All you need is a wall.
 
  •       Kneel in front of the wall with one of your feet steady on the ground around 12-13 cm (5 inches) from the wall
  •       Your other foot should lean backward
  •       Now, try to touch the wall with your knee that is closer to the wall WITHOUT lifting your heel
 
If you can do that, then you have good ankle mobility.
 
However, if you struggle to do it, then you might need some exercise...
Top 5 Best Ankle Mobility Exercises
  1. Eccentric Calf Raises
 
Lift up on a gym weight disc with both your calves. Now, raise one of your legs and start going down slowly with the other one. Hold down for 3-4 seconds and bend your knee forward before going up again.
 
Repeat for 3-4 sets x 12-15 reps.
 
  1. Goblet Squat With A Kettlebell
 
Grab a Kettlebell and get into a squat position. Put your elbows on your knees, so they point out at 11 and 1 on the clock. Bounce a little and get into the squat position again.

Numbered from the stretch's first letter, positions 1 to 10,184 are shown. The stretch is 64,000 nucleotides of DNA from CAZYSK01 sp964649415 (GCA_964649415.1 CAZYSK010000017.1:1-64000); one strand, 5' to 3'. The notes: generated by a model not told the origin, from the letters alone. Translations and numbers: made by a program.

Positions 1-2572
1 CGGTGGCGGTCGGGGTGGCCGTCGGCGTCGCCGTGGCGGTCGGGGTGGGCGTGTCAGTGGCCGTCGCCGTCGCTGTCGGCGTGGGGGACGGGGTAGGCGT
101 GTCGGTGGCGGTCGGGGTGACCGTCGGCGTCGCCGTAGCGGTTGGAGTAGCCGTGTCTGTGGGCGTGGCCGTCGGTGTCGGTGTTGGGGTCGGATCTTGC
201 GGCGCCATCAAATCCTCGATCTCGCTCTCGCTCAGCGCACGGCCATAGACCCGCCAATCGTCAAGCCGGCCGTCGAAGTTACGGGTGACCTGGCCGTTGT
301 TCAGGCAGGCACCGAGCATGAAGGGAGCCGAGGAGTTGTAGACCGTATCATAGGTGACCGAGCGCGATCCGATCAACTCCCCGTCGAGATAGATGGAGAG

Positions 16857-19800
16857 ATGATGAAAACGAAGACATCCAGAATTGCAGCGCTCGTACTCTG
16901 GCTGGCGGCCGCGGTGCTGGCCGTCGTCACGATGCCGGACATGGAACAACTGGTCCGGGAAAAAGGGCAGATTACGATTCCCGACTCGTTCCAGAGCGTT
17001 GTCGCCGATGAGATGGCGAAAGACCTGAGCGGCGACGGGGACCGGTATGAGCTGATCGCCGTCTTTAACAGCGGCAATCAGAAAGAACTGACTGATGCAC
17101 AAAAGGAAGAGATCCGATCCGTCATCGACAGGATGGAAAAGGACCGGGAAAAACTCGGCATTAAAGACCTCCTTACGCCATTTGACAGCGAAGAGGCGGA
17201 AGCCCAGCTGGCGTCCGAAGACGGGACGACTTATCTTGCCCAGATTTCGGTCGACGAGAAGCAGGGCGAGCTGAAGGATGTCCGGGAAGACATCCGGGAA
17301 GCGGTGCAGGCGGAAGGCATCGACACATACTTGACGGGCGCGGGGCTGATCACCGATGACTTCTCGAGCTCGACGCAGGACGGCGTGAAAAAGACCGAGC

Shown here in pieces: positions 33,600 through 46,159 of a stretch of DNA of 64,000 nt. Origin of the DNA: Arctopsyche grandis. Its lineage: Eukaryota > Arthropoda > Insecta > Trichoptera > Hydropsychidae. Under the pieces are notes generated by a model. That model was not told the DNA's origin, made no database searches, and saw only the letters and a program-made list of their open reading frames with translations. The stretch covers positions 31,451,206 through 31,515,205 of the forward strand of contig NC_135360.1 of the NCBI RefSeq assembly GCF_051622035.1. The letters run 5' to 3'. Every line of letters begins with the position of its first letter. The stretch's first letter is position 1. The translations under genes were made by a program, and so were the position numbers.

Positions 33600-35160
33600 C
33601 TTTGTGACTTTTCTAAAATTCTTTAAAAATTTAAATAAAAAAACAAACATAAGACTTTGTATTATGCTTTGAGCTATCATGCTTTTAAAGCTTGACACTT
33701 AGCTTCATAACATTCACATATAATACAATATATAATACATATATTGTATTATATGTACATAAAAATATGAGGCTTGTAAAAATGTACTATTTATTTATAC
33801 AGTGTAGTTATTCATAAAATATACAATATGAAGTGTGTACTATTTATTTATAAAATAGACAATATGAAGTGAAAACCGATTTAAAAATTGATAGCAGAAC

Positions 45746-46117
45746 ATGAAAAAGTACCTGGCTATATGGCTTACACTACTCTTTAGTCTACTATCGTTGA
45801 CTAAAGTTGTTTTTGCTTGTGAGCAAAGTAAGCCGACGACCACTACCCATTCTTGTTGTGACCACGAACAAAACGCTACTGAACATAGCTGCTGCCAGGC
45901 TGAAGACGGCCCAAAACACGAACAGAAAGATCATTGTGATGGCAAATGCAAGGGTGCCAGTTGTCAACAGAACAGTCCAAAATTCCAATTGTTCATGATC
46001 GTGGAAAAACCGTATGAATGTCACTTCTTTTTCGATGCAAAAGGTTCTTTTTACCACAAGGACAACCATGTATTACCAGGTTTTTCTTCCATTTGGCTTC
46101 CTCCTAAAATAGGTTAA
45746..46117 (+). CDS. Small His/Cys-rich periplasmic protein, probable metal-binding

Repeat for 2-3 sets x 10-12 reps.
 
  1. Banded Ankle Leaning Forward
 
Put a resistance band around the bottom part of your ankle and attach it to something behind you. Start leaning forward without lifting your heel off the ground. Your other foot should lean backward as in the mobility test.
 
Repeat for 2-3 sets x 10-12 reps per foot.
 
  1. Lateral Tibia Glide
 
Lay on your back and bend one of your knees, so your foot is on the ground. Try to move the foot about 30 degrees left and right without lifting your toes or heels.
 
Repeat for 2-3 sets x 10 reps.
 
  1. Overhead Squat
 
Grab a small bar and lift it up as you are doing overhead press and get into a squatting position. By keeping your hands up, you put your torso in a more vertical position and it will be easier for you to go deep as you squat.
 
Repeat for 2-3 sets x 10 reps and keep the weight low.
Final Thoughts
We hope that these two parts helped you understand how the ankle works and how you can improve your ankle mobility.
 
Thank you for reading and don’t forget to share this article with a friend!

Read more